Ujjayi pranayama cleanses and stimulates the nadis (subtle channels of the body) and encourages the activation of the Sushumna nadi to balance out the flow of prana and balance the chakra energy centers. This balancing effect helps to reduce pain, promote healing and to harmonize the endocrine system.
- Lifts and stabilizes mood
The warming, focusing, and energizing effects of this pranayam increases one’s sense of aliveness and can help alleviate mild depression.
- Opens the sinuses
The cranial vibration of the ujjayi breath helps open up the sinuses to relieve sinus pressure and pain from headaches.
Tips for practicing Ujjayi
Yogis all have a slightly different view of how this ancient pranayama should be practiced. Many instructors recommend a slight constricting of the throat which works for some, but the idea of that makes me uneasy. I prefer to think of it as “narrowing” the glottis or vocal cords. Better yet, I like to visualize the breath moving through the vocal cords with each round of inhalations and exhalations. I still get a sound, but it’s not especially loud, and it has the same effect: anchoring my attention to my breath. The idea is to stay connected with ujjayi for the duration of your yoga practice.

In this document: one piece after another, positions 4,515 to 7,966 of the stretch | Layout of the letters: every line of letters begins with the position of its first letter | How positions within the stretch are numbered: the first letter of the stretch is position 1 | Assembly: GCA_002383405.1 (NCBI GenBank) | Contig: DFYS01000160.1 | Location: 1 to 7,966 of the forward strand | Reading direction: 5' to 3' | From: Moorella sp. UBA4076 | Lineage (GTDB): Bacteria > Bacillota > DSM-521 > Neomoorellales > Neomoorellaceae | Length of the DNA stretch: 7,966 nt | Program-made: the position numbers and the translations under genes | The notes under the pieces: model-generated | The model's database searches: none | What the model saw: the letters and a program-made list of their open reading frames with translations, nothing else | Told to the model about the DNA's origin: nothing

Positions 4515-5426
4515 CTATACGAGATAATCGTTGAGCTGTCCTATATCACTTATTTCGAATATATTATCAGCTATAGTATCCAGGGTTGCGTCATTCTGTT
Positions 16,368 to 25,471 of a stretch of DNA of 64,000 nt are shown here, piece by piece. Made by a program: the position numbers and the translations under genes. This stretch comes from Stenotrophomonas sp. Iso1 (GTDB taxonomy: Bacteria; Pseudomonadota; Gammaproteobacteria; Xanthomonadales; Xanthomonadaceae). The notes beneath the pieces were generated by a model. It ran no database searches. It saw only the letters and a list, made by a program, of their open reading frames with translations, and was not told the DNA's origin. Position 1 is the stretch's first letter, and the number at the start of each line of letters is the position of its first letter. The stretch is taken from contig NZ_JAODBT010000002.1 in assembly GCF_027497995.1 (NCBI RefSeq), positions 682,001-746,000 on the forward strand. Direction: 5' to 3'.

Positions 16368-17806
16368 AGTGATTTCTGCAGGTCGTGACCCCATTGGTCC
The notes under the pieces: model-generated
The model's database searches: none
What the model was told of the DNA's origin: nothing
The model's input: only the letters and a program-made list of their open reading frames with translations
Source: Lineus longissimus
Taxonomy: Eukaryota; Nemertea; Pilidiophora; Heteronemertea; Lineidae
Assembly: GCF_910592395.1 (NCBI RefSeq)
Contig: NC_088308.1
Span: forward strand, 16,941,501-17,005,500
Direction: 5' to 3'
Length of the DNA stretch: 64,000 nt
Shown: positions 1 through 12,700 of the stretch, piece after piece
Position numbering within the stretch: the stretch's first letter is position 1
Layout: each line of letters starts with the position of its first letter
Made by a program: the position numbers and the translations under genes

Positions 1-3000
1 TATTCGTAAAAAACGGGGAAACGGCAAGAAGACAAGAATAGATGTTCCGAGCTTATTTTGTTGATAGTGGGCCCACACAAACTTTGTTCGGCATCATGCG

No matter what, learning ujjayi breathing takes lots of practice, on and off the mat. And depending on the teacher or class, different yoga practices dictate how loud the breath sounds and how it’s used.
How loud should Ujjayi sound?